ClojureScript for absolute beginners

This post takes you through the process of writing a simple ClojureScript program and running it in a web browser. It’s in three parts: Writing, Compiling and Running the program. It assumes no prior experience with Clojure, ClojureScript, Java, or much else apart from a working knowledge of JavaScript and the command line. You’ll need to have the Clojure language installed (instructions here), because the ClojureScript compiler is implemented in Clojure.

Finally, you’ll need a clean working directory in which to keep the files you’ll create.

Writing the program

We’re not going to go into the syntax and semantics of ClojureScript here — we’re just demonstrating the end-to-end journey from ClojureScript source to your browser executing it — so the following code should do for a first program.

(ns beginner.core)
(js/document.write “I have been compiled to JavaScript!”)

When we compile and run this, we expect it to print “I have been compiled to JavaScript!” using the trusty document.write() function from JavaScript.

You’ll notice it declares a namespace using ns. This is obligatory for all ClojureScript files, and it matters for two reasons. Firstly, it’s necessary to put the file at a path which exactly reflects that namespace, i.e. beginner/core.cljs. Secondly, that path needs to be somewhere the ClojureScript compiler can find it. By default, the compiler looks in a folder called src/. So relative to the clean working directory we start with, the file needs to live at src/beginner/core.cljs.

At this point, your directory ought to look something like this:

.
└── src
    └── beginner
        └── core.cljs

Compiling the program

The ClojureScript compiler works like this: you tell it the namespace of the ClojureScript program you want to compile, it gathers the namespace’s files from their predicatable location on disk (see above), and it produces some more files which are that program translated into JavaScript.

Because the ClojureScript compiler is a Clojure library, we need to call it from Clojure, and to do that, we need to let Clojure know we want to take a dependency on the compiler.

When you run Clojure using the built-in clj tool, it loads any dependencies defined in a deps.edn file (more about that) in the current working directory. So all that’s required to declare a dependency on the ClojureScript compiler is to create that file and insert the following:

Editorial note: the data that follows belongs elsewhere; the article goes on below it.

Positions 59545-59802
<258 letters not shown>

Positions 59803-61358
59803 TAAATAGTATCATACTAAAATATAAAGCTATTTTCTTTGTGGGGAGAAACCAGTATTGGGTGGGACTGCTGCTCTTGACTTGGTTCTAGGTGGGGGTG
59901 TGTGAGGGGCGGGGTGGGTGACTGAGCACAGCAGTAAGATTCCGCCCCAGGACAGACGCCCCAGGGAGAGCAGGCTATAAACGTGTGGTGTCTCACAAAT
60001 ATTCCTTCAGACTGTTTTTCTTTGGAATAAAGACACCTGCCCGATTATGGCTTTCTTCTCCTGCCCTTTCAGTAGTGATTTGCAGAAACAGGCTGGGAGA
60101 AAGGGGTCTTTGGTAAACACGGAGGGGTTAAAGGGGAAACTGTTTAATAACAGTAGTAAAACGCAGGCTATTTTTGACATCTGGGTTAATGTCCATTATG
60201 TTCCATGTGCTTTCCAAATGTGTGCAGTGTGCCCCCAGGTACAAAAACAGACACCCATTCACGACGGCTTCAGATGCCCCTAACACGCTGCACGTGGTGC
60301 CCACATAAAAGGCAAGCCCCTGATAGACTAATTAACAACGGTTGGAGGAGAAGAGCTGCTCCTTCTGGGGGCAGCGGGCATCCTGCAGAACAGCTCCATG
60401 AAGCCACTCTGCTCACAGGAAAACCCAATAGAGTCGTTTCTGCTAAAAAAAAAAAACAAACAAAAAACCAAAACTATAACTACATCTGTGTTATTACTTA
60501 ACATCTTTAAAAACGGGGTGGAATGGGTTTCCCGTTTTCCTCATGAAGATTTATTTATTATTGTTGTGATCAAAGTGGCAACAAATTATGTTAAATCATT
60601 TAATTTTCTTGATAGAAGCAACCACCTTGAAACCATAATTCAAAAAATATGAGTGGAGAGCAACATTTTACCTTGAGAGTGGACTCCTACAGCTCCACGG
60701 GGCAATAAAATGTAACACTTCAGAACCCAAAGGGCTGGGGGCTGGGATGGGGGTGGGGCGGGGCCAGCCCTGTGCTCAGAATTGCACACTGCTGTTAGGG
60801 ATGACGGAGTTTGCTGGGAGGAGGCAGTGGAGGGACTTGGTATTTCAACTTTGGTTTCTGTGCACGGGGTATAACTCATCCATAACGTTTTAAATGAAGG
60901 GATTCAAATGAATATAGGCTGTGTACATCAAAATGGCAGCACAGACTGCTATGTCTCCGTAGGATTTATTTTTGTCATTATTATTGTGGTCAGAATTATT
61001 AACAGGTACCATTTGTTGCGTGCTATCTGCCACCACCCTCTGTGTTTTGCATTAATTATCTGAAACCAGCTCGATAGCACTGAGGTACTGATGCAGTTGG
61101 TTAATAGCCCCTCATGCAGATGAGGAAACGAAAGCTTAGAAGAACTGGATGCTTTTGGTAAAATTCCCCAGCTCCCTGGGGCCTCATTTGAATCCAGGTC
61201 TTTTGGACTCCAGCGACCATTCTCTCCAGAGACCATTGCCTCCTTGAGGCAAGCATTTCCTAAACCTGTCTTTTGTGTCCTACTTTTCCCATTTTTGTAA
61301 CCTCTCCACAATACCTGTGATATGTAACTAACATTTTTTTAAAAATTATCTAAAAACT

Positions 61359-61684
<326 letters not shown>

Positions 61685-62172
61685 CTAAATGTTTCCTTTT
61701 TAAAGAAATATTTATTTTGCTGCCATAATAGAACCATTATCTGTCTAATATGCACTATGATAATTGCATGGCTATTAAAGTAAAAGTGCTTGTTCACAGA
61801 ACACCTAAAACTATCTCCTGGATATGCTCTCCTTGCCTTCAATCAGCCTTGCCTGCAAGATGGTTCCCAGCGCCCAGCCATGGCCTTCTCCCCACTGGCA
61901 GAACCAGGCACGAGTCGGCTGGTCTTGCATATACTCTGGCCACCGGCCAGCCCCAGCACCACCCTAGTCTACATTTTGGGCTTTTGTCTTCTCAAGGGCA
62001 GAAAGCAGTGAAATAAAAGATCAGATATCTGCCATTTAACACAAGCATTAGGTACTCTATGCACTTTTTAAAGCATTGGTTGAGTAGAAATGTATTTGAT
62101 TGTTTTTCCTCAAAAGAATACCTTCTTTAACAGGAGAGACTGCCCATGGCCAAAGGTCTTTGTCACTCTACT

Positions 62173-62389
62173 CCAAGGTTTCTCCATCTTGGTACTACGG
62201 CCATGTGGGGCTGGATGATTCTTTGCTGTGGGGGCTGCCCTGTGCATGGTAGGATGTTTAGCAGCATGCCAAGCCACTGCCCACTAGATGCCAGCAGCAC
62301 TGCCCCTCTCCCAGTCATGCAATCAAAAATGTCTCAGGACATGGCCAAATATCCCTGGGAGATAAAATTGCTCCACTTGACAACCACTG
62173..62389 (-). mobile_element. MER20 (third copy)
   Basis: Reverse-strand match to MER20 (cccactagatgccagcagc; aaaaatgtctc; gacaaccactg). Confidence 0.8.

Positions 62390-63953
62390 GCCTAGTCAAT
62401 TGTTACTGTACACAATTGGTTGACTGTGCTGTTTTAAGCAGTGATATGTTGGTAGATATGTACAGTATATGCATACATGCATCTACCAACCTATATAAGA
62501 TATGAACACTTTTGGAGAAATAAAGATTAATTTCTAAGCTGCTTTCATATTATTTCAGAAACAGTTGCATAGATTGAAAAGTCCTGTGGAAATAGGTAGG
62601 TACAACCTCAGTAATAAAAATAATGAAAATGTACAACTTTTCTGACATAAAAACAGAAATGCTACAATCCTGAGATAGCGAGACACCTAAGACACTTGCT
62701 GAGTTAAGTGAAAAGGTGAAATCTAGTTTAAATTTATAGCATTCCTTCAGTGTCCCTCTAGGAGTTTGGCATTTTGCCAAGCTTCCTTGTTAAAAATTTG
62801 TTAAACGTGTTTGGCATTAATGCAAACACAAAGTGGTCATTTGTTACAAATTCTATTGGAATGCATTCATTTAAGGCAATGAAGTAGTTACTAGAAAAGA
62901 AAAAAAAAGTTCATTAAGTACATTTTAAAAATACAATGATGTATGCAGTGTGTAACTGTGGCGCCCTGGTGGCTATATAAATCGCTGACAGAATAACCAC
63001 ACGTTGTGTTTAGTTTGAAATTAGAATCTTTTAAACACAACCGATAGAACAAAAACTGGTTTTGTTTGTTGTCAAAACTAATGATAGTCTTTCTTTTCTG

{:deps {org.clojure/clojurescript {:mvn/version "1.10.520"}}}

Now your working directory looks like this:

.
├── deps.edn
└── src
    └── beginner
        └── core.cljs

And it’s possible to invoke the compiler from the command line:

clj --main cljs.main --compile beginner.core

NB it looks like we’re passing two options to clj: --main and --compile. Actually, we are passing --main to clj and --compile to cljs.main 🙃. In practice, everything after cljs.main is an option for ClojureScript, not for clj.  You can find a list of the available options here.

If all is well, this will print nothing and exit, and you should find a new folder in your working directory called out/. This holds our program. Now: how to run it?

Running the program

We want a web browser to execute the JavaScript we’ve just compiled, and we can achieve that by including the compiled file in a web page. Create a file called index.html in your working directory and insert the following markup:

<html>
    <script src="out/main.js"></script>
</html>

Now your working directory looks like this:

.
├── deps.edn
├── index.html
└── out
    └── main.js
    └── *some other stuff*
└── src
    └── beginner
        └── core.cljs

Open this file in your web browser, and you should see the words “I have been compiled to JavaScript!”